Read time: 6 minutes

Today I’ll show how to write integration tests for an ASP.NET Core API, step by step.

Integration tests are the best way to test an API, because they allow us to test the API in the context of the whole ASP.NET Core pipeline, which is something that unit tests can’t do.

In the past, writing integration tests was a bit challenging, because you had to figure out a way to standup and setup your ASP.NET Core app for test purposes, which was a lot of work.

But with the help of a handy NuGet package, you can now bootstrap your full ASP.NET Core app in memory, making the setup needed for integration tests very straightforward.

Let’s dive in.


The API to test

Let’s say we have this ASP.NET Core API controller, which is part of our Match Making system:

[ApiController]
[Route("api/matches")]
public class MatchesController : ControllerBase
{
    private readonly GameMatcher matcher;

    public MatchesController(GameMatcher matcher)
    {
        this.matcher = matcher;
    }

    [HttpPost]
    [Authorize]
    public async Task<GameMatchResponse> JoinMatch(JoinMatchRequest request)
    {
        var match = await matcher.MatchPlayerAsync(request.PlayerId);
        return match.ToGameMatchResponse();
    }
}

And let’s say we already have an extensive unit test suite for the GameMatcher.MatchPlayerAsync() method, as well as for the ToGameMatchResponse() extension method. So that’s all covered.

Now we want to test the JoinMatch controller action, which is the entry point to the whole match making process.


Write unit tests for the controller action?

Not really. Unit tests are not the best option to test controller actions, because:

  • This is a thin controller, with very little logic. GameMatcher is doing the heavy lifting here and is already unit tested.

  • ToGameMatchResponse can also be unit tested in isolation. No need to test it again here.

  • JoinMatch requires authorization, but a unit test that just calls JoinMatch would skip that completely.

What we really want to test here is that the controller action can do its job in the context of the whole ASP.NET Core pipeline, which is something that unit tests can’t do.

Therefore, it’s best to use a different type of test here: an Integration Test.

Let’s see how to write an integration test for this controller action, step by step.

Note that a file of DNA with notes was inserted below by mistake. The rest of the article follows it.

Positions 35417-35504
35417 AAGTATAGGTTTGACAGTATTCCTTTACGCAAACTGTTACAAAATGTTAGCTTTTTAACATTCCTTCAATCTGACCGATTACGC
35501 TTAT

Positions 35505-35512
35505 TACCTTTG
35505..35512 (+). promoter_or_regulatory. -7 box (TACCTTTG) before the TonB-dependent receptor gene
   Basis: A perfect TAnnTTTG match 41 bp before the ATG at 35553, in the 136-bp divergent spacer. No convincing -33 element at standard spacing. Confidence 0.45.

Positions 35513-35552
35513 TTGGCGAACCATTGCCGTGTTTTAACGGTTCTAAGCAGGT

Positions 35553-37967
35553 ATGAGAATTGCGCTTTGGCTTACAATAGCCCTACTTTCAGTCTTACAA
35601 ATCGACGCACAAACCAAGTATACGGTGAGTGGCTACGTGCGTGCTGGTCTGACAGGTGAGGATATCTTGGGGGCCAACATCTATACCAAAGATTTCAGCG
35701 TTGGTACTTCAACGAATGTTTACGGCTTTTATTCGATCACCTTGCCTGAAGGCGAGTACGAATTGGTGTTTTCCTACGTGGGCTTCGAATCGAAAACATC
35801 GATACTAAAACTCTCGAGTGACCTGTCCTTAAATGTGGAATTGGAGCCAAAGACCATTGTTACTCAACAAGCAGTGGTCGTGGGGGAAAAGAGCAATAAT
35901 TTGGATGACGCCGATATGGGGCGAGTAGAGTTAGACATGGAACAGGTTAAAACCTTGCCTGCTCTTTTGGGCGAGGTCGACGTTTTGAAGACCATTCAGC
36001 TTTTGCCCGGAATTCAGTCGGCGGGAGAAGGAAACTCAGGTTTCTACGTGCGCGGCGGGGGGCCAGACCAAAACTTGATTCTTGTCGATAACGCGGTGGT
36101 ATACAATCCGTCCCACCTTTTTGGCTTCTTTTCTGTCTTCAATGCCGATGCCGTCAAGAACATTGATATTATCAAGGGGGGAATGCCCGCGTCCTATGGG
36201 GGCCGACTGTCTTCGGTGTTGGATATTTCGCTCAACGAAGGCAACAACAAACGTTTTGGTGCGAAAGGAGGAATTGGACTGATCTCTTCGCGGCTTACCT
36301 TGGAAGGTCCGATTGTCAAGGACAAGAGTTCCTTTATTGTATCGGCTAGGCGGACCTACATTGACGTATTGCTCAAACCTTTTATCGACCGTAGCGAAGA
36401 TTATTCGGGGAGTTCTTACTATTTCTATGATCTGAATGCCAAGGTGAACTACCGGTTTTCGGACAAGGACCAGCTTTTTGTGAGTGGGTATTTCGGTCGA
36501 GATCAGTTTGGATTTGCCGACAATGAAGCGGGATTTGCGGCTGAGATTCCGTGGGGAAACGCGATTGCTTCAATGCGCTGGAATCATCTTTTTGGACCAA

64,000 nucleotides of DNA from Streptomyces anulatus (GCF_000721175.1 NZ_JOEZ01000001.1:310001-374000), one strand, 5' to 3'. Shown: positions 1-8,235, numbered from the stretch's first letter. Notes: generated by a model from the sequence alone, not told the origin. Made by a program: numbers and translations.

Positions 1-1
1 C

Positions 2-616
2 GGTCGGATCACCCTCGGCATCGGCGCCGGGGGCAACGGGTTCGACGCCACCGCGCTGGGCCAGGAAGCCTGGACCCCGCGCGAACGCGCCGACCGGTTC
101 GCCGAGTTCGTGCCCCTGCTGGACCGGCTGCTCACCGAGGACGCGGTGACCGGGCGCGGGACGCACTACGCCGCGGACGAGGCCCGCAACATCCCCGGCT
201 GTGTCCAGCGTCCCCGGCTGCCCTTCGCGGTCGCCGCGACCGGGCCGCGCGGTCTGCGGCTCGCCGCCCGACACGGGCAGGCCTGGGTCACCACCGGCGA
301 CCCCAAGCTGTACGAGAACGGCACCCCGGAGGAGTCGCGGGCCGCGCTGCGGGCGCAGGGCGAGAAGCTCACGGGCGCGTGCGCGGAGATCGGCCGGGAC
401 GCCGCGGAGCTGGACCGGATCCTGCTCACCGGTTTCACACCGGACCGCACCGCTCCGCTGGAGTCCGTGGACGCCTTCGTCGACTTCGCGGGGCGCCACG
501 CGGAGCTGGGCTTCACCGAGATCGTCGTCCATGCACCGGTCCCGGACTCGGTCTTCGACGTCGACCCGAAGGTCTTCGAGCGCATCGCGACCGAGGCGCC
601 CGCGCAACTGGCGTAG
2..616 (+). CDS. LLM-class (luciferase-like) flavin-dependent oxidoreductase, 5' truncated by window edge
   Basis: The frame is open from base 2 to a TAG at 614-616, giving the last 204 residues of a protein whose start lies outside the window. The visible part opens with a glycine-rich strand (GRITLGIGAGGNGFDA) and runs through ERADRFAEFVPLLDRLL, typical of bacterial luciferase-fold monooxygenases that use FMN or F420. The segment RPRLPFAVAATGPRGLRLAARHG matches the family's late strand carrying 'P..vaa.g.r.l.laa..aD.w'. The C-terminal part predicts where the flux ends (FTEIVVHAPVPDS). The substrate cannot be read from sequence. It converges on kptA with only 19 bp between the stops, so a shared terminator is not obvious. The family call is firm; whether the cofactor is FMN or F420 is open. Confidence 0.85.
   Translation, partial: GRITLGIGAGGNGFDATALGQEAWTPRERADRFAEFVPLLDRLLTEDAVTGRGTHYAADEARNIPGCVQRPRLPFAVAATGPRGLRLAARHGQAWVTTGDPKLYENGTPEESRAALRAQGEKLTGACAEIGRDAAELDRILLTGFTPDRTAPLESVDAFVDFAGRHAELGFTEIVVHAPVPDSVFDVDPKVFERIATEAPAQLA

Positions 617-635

Step 1: Create the test project and add dependencies

Let’s add a new test project for our integration tests:

dotnet new xunit -n MatchMaker.Api.IntegrationTests

Then, add the following NuGet packages to your new test project:

  • Microsoft.AspNetCore.Mvc.Testing. Adds support for writing integration tests for ASP.NET Core apps.
  • FluentAssertions. Adds support for writing assertions in a more readable way.

Also, add a project reference from your new test project to your API project:

dotnet add reference ../MatchMaker.Api/MatchMaker.Api.csproj


Step 2: Allow your test project to view your API internals

In preparation for next step, we’ll need to allow our test project to view the internal classes defined in our API project.

In particular, we need access from the test project to the Program class that is the entry point to our API.

It is via the Program class that our integration tests will be able to register all services and middleware as if we were running the API in real life.

To allow this, we need to add an InternalsVisibleTo element to our API project’s .csproj file (not the test project file):

<Project Sdk="Microsoft.NET.Sdk.Web">
  ...
  <ItemGroup>
      <InternalsVisibleTo Include="MatchMaker.Api.IntegrationTests" />
  </ItemGroup>    

</Project>


Step 3: Add the test database connection string

We could use an in-memory database for our integration tests, but since our application uses SQL Server, why not use a real SQL Server instance for our tests?

That should give us the highest confidence that the entire stack is working properly.

Now, I’ll assume you already have a SQL Server instance running somewhere in your box, so I won’t get into how to stand up one.

But we still need to come up with the DB used for the tests and also how to make our test project aware of the corresponding connection string.

And, since storing things like that in your code is not a great idea (even for tests), you can just store the connection string as a user secret.

So, in your terminal, switch to your test project directory, and run this (replace YOUR-CONNECTION-STRING-HERE with your actual connection string):

dotnet user-secrets init
dotnet user-secrets set "ConnectionStrings:MatchMaker" "YOUR-CONNECTION-STRING-HERE"

For instance, since I’m using a SQL Server docker container, this is how my connection string looks like:

Server=localhost; Database=MatchMaker-Tests; User Id=sa; Password=MY-SA-PASSWORD-HERE;TrustServerCertificate=True

Important: Here you want to use a completely different database name, meant only for your tests. Please don’t use your real DB name!

Notice how my database is named MatchMaker-Tests here, not MatchMaker.


Step 4: Create a WebApplicationFactory

A WebApplicationFactory is a class that can bootstrap an entire application in memory, which is what we need to do in our integration tests.

Add this class to your test project:

internal class MatchMakerWebApplicationFactory : WebApplicationFactory<Program>
{
    override protected void ConfigureWebHost(IWebHostBuilder builder)
    {
        builder.ConfigureTestServices(services =>
        {
            // Remove the existing DbContextOptions
            services.RemoveAll(typeof(DbContextOptions<MatchMakerDbContext>));

            // Register a new DBContext that will use our test connection string
            string? connString = GetConnectionString();
            services.AddSqlServer<MatchMakerDbContext>(connString);

            // Delete the database (if exists) to ensure we start clean
            MatchMakerDbContext dbContext = CreateDbContext(services);
            dbContext.Database.EnsureDeleted();
        });
    }

    private static string? GetConnectionString()
    {
        var configuration = new ConfigurationBuilder()
            .AddUserSecrets<MatchMakerWebApplicationFactory>()
            .Build();

        var connString = configuration.GetConnectionString("MatchMaker");
        return connString;
    }

    private static MatchMakerDbContext CreateDbContext(IServiceCollection services)